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Decentralization: An Institutional Strategy of Appeasement
Unformatted Document Text:  16 The Ethnoterritorial Party Threat Strong Threat (to Labour) in Scotland The emergence of ethnoterritorial parties across Great Britain, therefore, had different effects on the electoral security of the two mainstream parties. In Scotland, the Scottish National Party (SNP) challenged the Labour Party’s regional dominance and, as a result, its national standing, while leaving the Conservative Party, if not completely unaffected, at least not threatened in terms of its national strength. Between 1970 and 1997, the SNP consistently captured more than 11% of the vote in Scotland and achieved an average of 18.8% and 4.4 seats per election (see Table 1). Survey data reveals that former Labour voters were the number one source of new support for the SNP during every General Election between 1970 and 1997 except one. 17 Moreover, in the February 1974 election, the SNP gained as many votes from former Labour voters as from long-time SNP supporters. 18 This flow of voters from Labour to the SNP was not, furthermore, offset by a reverse flow of disgruntled SNP voters back to Labour. During these three decades, fewer than 10% of all Labour support in any given General Election came from former SNP supporters. 19 [Table 1 about here] While the loss of any support in Scotland was problematic for the Labour Party, the SNP’s threat especially during the 1970s was further exacerbated by the geographic concentration of the defecting Labour voters in Labour’s marginal seats, defined as districts won by 10 percentage points or less. As politicians recognized at the time, this distribution of SNP support posed a severe danger to Labour. Labour MP John P. Mackintosh (1975: 3) remarked: 17 British Election Study, various years; Scottish Election Study, various years. 18 Based on the results of the February 1974 British Election Study, 21% of the SNP’s February 1974 vote came from those who voted Labour in 1970. Those who supported the SNP in 1970 also made up 21% of the SNP’s February 1974 vote. British Election Study, February 1974. 19 British Election Study, various years; Scottish Election Study, various years.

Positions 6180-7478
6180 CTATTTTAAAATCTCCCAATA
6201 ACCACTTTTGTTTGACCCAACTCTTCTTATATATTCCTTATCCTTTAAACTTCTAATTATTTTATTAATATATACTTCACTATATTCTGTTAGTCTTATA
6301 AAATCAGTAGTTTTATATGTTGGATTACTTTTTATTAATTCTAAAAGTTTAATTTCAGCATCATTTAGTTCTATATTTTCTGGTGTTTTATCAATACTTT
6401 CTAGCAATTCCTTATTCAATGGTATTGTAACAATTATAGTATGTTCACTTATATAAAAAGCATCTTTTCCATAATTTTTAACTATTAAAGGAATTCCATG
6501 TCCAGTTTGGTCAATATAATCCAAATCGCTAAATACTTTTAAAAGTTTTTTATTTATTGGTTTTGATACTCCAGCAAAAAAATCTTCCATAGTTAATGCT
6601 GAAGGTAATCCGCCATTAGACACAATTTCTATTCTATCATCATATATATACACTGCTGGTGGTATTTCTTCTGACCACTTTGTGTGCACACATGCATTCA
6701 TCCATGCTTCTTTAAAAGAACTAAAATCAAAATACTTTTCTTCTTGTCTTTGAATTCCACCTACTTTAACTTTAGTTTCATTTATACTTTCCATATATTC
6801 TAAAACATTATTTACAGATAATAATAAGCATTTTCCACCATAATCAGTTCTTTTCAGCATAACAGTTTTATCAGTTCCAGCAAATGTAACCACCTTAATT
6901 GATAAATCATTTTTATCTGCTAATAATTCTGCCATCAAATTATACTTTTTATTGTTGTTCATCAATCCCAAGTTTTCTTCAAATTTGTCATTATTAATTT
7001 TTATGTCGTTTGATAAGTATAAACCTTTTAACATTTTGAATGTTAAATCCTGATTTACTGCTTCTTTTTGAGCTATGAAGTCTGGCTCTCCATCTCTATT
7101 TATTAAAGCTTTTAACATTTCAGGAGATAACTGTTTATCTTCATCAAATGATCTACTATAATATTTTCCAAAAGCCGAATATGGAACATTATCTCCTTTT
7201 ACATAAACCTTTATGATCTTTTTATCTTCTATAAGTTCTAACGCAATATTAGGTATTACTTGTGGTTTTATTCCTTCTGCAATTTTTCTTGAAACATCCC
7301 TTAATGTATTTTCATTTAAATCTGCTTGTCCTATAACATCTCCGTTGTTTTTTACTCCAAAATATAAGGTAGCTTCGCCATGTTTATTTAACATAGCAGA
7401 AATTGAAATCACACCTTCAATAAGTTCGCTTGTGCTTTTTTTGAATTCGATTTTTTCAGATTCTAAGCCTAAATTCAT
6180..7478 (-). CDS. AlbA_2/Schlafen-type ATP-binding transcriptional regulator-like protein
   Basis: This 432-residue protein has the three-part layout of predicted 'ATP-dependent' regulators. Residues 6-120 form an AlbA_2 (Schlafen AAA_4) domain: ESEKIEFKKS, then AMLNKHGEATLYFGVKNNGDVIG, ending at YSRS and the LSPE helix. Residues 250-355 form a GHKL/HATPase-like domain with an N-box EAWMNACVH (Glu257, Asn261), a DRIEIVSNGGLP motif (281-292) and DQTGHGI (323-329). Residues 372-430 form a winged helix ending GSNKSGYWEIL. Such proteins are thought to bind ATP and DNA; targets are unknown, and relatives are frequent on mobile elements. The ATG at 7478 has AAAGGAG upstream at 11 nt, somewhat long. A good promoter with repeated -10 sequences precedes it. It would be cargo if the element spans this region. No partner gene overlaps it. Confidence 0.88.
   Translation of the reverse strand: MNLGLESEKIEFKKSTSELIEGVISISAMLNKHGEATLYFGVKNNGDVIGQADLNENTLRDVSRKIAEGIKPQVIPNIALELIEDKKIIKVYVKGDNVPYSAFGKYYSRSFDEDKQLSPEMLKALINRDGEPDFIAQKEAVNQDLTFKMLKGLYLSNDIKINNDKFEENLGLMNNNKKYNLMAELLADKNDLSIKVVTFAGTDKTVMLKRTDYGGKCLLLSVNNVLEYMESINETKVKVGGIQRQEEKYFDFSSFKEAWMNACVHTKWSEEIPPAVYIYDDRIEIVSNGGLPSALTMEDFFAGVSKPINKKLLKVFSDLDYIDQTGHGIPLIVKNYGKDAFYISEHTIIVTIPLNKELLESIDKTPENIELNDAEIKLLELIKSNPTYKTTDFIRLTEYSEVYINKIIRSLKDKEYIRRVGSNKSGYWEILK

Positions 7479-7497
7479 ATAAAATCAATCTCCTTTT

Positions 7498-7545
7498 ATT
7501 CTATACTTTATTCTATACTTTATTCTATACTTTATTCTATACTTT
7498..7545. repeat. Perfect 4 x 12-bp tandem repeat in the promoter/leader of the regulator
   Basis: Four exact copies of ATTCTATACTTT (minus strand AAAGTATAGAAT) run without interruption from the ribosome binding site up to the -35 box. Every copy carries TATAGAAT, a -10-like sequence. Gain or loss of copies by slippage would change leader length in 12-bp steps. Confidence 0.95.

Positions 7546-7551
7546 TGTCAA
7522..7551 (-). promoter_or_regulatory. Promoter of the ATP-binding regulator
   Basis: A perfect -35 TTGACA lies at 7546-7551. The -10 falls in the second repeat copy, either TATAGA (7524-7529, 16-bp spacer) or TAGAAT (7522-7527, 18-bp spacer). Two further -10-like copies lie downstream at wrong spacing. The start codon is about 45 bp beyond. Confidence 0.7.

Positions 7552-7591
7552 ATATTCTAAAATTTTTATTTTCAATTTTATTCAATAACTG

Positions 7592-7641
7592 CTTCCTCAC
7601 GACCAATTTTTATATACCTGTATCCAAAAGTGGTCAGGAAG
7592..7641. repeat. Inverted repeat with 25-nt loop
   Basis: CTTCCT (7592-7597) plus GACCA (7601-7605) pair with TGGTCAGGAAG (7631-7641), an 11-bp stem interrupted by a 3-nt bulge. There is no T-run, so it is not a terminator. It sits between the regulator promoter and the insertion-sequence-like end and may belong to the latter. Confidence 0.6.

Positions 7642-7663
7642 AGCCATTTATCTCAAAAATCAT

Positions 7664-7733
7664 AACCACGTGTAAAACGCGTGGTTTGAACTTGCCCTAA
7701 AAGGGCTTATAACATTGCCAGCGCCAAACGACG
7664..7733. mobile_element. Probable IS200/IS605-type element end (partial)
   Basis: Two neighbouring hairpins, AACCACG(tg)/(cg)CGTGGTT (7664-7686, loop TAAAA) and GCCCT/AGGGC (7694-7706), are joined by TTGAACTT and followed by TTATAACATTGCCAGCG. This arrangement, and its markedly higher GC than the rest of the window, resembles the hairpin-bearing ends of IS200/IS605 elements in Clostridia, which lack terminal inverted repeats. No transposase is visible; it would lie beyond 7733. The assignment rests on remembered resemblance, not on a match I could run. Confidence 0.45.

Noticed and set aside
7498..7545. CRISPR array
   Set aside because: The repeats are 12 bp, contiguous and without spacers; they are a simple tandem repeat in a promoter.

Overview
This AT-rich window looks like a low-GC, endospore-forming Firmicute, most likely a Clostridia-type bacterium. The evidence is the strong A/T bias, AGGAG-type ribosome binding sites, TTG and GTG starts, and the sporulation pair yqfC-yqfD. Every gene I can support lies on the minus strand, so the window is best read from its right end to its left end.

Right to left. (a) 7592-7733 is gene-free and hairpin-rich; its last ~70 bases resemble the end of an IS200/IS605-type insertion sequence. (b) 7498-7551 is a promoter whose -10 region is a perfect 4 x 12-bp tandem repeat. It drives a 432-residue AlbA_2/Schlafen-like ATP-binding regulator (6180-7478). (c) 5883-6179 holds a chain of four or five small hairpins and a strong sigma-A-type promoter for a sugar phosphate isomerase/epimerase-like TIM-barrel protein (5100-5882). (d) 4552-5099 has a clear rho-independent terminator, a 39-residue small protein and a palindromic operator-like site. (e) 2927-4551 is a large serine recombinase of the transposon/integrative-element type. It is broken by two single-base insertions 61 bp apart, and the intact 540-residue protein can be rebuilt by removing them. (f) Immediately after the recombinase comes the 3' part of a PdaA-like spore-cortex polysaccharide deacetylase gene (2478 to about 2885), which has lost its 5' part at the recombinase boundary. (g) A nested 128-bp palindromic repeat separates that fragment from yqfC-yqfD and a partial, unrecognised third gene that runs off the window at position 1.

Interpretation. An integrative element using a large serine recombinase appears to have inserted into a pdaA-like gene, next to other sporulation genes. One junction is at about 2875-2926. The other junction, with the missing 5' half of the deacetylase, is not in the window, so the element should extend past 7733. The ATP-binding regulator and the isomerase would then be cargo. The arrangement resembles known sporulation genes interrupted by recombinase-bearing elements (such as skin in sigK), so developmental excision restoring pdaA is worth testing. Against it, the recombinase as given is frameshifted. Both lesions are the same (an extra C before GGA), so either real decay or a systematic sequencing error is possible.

Authors: Meguid, Bonnie.
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16
The Ethnoterritorial Party Threat
Strong Threat (to Labour) in Scotland
The emergence of ethnoterritorial parties
across Great Britain, therefore, had different effects on the electoral security of the two
mainstream parties. In Scotland, the Scottish National Party (SNP) challenged the Labour
Party’s regional dominance and, as a result, its national standing, while leaving the Conservative
Party, if not completely unaffected, at least not threatened in terms of its national strength.
Between 1970 and 1997, the SNP consistently captured more than 11% of the vote in Scotland
and achieved an average of 18.8% and 4.4 seats per election (see Table 1). Survey data reveals
that former Labour voters were the number one source of new support for the SNP during every
General Election between 1970 and 1997 except one.
17
Moreover, in the February 1974 election,
the SNP gained as many votes from former Labour voters as from long-time SNP supporters.
18
This flow of voters from Labour to the SNP was not, furthermore, offset by a reverse flow of
disgruntled SNP voters back to Labour. During these three decades, fewer than 10% of all
Labour support in any given General Election came from former SNP supporters.
19
[Table 1 about here]
While the loss of any support in Scotland was problematic for the Labour Party, the
SNP’s threat especially during the 1970s was further exacerbated by the geographic
concentration of the defecting Labour voters in Labour’s marginal seats, defined as districts won
by 10 percentage points or less. As politicians recognized at the time, this distribution of SNP
support posed a severe danger to Labour. Labour MP John P. Mackintosh (1975: 3) remarked:
17
British Election Study, various years; Scottish Election Study, various years.
18
Based on the results of the February 1974 British Election Study, 21% of the SNP’s February 1974 vote came
from those who voted Labour in 1970. Those who supported the SNP in 1970 also made up 21% of the SNP’s
February 1974 vote. British Election Study, February 1974.
19
British Election Study, various years; Scottish Election Study, various years.


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